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Leaders in Climate Change Management

 

Leaders in Climate Change Management: Relevance

  • GS 3: Conservation, environmental pollution and degradation, environmental impact assessment.

 

Leaders in Climate Change Management: Context

  • Recently, Ministry of Housing & Urban Affairs has launched the Leaders in Climate Change Management Program to help urban professionals champion climate action in India.

जलवायु परिवर्तन प्रबंधन में नेतृत्व

Leaders in Climate Change Management: Key points

  • ‘Leaders in Climate Change Management’ (LCCM) is a practice-based learning program that is launched by the National Institute of Urban Affairs (NIUA) and World Resources Institute (WRI) India.
  • It aims at building capacity among urban professionals to lead climate action across sectors and geographies in India.
  • To facilitate this face-to-face learning program, the Administrative Training Institute (ATI), Mysuru, also singed a tripartite Memorandum of Understanding (MoU) with NIUA and WRI India, becoming the first delivery partner of the LCCM program.
  • LCCM envisions capacitating 5,000 professionals, including mid to junior-level government officials and frontline workers, and preparing them to champion climate change adaptation and mitigation solutions towards a coordinated effort to achieve India’s climate commitments.

 

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About Leaders in Climate Change Management (LCCM)

  • Leaders in Climate Change Management is a capacity-building program that seeks to build a pool of leaders to champion and lead climate action – across sectors and geographies.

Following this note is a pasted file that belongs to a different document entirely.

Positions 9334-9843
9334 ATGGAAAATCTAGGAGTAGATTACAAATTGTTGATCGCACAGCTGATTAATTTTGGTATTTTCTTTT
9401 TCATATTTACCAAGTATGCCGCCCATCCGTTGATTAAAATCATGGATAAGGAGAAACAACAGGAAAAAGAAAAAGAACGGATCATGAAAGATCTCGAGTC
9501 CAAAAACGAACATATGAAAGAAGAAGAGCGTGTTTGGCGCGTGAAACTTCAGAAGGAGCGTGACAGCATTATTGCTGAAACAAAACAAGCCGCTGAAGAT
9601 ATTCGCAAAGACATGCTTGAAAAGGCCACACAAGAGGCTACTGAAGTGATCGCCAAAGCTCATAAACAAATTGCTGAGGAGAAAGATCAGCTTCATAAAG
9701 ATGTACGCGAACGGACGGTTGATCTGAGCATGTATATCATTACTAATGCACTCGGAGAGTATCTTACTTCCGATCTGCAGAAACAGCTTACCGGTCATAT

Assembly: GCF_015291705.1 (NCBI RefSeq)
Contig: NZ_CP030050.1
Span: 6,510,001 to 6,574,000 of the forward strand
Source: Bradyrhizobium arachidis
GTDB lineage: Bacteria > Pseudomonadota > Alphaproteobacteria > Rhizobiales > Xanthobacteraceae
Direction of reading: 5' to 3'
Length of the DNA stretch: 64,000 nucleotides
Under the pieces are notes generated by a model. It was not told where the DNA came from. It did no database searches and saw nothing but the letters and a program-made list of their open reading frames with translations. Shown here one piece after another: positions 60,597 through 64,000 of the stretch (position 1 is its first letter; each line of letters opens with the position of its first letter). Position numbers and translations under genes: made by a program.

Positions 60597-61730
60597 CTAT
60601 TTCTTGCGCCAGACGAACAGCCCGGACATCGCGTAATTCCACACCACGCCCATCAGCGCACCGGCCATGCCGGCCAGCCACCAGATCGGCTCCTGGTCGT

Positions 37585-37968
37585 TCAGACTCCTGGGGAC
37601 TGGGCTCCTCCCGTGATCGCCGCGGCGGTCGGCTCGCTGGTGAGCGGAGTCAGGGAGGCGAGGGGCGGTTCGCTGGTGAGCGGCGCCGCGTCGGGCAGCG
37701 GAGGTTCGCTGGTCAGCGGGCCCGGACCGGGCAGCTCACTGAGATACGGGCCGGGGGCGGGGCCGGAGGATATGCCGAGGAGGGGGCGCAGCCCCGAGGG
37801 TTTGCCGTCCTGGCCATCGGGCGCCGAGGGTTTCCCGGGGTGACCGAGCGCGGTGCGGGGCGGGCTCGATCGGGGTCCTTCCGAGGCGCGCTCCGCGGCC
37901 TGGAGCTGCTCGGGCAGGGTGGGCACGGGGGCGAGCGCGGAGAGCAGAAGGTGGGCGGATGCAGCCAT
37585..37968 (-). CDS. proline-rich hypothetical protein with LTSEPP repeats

• The program has been designed and implemented through core partners, being, National Institute of Urban Affairs (NIUA), World Resources Institute (WRI) – India, United Nation Environment Programme (UNEP), and Indian School of Business (ISB).
  • LCCM is a blended learning program for urban practitioners looking to upskill and prepare themselves to deliver effective climate action.
  • The program has four phases: the first phase- is an online learning module that can be completed over eight weeks; the next includes face-to-face sessions spanning four to six days; the third phase mandates participants to complete a project over six to eight months and attending exposure visits; and the final phase includes networking and establishing a community of practice.
  • At COP26 last year, Prime Minister Narendra Modi proposed a five-fold strategy – Panch Amrit – to global leaders, extending India’s co-operation to meet the 1.5 degrees Celsius targets.

 

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Panchamrit COP26

  • First– India will reach its non-fossil energy capacity to 500 GW by 2030.
  • Second– India will meet 50 percent of its energy requirements from renewable energy by 2030.
  • Third– India will reduce the total projected carbon emissions by one billion tonnes from now onwards till 2030.
  • Fourth– By 2030, India will reduce the carbon intensity of its economy by less than 45 percent.
  • And fifth-by the year 2070, India will achieve the target of Net Zero. These panchamrits will be an unprecedented contribution of India to climate action.

 

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